A viscerally entertaining romp about a grieving woman tortured until she falls in love with her captor, Synetic’s wordless-Shakespeare adaptation of Taming of the Shrew is a quality showcase for the company’s famed high-energy theatrics. First produced in 2012, it returns to the stage with most of the original principal cast, a few updates to the […]
Archives for February 2017
Imagine a small boy in the bleak world of 19th-century England. His parents are dead; he is in the custody of his older sister, a harridan who is prone to gusts of even more extreme anger and her husband, a blacksmith. Hard days and poverty envelop their waking hours like the cold English fog, and […]
There are many different types of laughter in a theater: Chuckles from slapstick, a knowledgeable laugh at word play… God of Carnage reaches into the audience, grabs hard, and drags out every last ounce of pained, awkward laughter as the cast wrecks each other in a living room demolition derby.
How will Director Francesca Zambello accompany her singer’s journey on the dark and lonely path of playing the nun who befriended a convicted killer and witnessed his execution? This is what I wondered while watching Kate Lindsey prepare her Washington National Opera debut in the lead role of Sister Helen Prejean in Dead Man Walking.
It’s a rare and unusual treat to dip into parts of history that have been cast aside, forgotten and ignored. There was a time when the circus coming to town was the most exciting thing around. The idea of black people actually taking the helm and being in charge of something so enthralling, calling the […]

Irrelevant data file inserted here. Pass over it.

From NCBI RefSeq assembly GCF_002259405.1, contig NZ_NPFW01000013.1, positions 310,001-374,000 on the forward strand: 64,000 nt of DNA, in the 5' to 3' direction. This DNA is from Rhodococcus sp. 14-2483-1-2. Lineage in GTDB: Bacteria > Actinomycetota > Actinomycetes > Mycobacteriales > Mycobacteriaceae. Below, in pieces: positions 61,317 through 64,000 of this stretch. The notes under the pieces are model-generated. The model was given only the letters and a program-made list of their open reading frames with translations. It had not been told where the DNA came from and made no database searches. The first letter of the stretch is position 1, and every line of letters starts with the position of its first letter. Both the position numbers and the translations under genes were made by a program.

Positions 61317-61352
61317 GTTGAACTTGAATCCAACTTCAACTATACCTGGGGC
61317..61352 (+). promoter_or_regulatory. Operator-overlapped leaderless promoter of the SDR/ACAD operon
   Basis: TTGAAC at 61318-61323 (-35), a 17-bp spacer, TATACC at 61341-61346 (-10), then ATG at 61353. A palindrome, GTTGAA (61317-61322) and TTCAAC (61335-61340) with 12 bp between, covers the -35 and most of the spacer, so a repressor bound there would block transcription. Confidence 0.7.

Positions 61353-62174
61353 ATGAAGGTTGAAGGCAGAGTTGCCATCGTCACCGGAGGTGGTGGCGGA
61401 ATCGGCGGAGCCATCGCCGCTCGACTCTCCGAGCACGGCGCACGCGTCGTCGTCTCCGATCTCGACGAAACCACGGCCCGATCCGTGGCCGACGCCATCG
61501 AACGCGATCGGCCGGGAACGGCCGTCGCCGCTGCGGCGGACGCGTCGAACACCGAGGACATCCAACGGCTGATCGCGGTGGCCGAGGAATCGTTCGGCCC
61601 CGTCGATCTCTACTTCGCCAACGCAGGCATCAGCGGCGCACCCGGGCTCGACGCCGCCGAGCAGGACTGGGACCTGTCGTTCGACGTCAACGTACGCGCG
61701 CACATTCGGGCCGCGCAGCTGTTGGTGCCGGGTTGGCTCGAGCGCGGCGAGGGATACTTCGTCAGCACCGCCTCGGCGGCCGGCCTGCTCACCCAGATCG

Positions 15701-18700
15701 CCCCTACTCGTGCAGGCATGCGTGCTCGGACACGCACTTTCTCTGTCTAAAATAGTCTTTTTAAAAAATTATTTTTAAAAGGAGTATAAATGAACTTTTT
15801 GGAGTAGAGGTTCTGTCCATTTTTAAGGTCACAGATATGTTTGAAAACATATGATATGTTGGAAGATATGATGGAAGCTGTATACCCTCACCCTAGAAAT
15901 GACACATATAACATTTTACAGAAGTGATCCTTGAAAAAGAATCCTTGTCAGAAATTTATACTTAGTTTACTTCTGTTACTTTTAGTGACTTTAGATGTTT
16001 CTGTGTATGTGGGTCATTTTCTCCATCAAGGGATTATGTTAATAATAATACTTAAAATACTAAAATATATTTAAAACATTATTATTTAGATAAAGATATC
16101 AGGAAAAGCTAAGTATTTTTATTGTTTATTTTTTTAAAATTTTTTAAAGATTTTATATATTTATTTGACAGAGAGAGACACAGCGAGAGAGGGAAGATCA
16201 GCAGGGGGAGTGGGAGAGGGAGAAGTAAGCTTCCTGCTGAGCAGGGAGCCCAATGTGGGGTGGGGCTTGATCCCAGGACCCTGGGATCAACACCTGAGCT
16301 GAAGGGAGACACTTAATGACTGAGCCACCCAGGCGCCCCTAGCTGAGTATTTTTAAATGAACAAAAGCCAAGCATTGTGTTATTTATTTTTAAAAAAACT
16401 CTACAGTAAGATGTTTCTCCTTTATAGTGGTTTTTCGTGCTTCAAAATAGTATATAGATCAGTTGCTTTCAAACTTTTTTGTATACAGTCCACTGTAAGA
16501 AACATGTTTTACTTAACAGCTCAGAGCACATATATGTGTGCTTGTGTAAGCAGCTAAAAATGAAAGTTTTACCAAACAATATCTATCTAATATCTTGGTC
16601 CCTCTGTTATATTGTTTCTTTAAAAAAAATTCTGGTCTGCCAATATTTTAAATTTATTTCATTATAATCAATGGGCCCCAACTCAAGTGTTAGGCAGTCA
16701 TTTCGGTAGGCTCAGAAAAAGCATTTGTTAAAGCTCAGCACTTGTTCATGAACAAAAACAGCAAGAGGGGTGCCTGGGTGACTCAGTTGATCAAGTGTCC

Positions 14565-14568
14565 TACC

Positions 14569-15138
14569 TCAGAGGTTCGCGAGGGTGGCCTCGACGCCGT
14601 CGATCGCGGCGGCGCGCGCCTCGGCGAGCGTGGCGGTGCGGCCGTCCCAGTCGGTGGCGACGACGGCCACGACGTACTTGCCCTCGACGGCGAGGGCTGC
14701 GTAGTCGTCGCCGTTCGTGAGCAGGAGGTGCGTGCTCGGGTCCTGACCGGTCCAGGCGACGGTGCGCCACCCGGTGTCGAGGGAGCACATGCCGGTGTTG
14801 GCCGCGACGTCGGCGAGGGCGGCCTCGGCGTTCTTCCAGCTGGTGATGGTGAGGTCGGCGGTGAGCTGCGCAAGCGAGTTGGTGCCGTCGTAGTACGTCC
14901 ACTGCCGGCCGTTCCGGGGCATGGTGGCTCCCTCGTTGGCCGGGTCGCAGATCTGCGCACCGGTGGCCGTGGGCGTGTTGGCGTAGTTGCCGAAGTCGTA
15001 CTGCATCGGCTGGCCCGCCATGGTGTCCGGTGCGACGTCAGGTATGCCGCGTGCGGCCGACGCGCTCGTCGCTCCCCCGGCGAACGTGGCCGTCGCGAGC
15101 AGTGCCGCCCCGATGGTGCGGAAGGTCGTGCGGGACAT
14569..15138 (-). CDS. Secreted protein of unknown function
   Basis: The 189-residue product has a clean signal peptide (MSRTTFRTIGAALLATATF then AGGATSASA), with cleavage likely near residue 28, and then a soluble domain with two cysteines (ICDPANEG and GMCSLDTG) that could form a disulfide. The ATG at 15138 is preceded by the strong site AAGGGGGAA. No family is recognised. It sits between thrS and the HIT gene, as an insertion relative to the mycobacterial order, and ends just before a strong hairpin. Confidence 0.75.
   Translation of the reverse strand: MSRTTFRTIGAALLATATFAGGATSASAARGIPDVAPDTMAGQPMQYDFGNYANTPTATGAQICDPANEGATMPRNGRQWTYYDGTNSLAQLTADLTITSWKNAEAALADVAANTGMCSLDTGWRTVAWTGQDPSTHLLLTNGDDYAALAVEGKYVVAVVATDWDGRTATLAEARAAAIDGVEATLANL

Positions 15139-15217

History, they say, is written by the victors, which may be one reason why Euripides’s The Trojan Women is such a striking piece. By focusing on the women of Troy in the time between the fall of the city and their being taken away to a life of slavery on Greek ships, a different side […]
First to announce a look at their 2017-2018 season is Shakespeare Theatre Company which will open with two minimalist one-act plays by Harold Pinter and bookend them with the grand musical Camelot. In between: a visit from the Druid Theatre Company of Ireland and plenty of Shakespeare. (STC has not released specific dates and one production remains to […]
Two announcements from companies who produce in a single calendar year, rather than on the traditional theatre schedule of fall to summer.
“The theatre is gone, but there are new things now,” says Matthew Broderick in Wallace Shawn’s chilling comedy, which imagines a dystopian but familiar society where former theatre people have gone on to television, or to a day job, such as murderer. “My paycheck arrives with complete regularity,” says an ex wardrobe supervisor turned assassin.
There are three great reasons to see the New York stage debut of Man From Nebraska, without even knowing what it’s about: Its author Tracy Letts (August: Osage County), its director David Cromer (Our Town), a cast that features Reed Birney (The Humans.) These remain even when you learn it’s about a man’s mid-life crisis.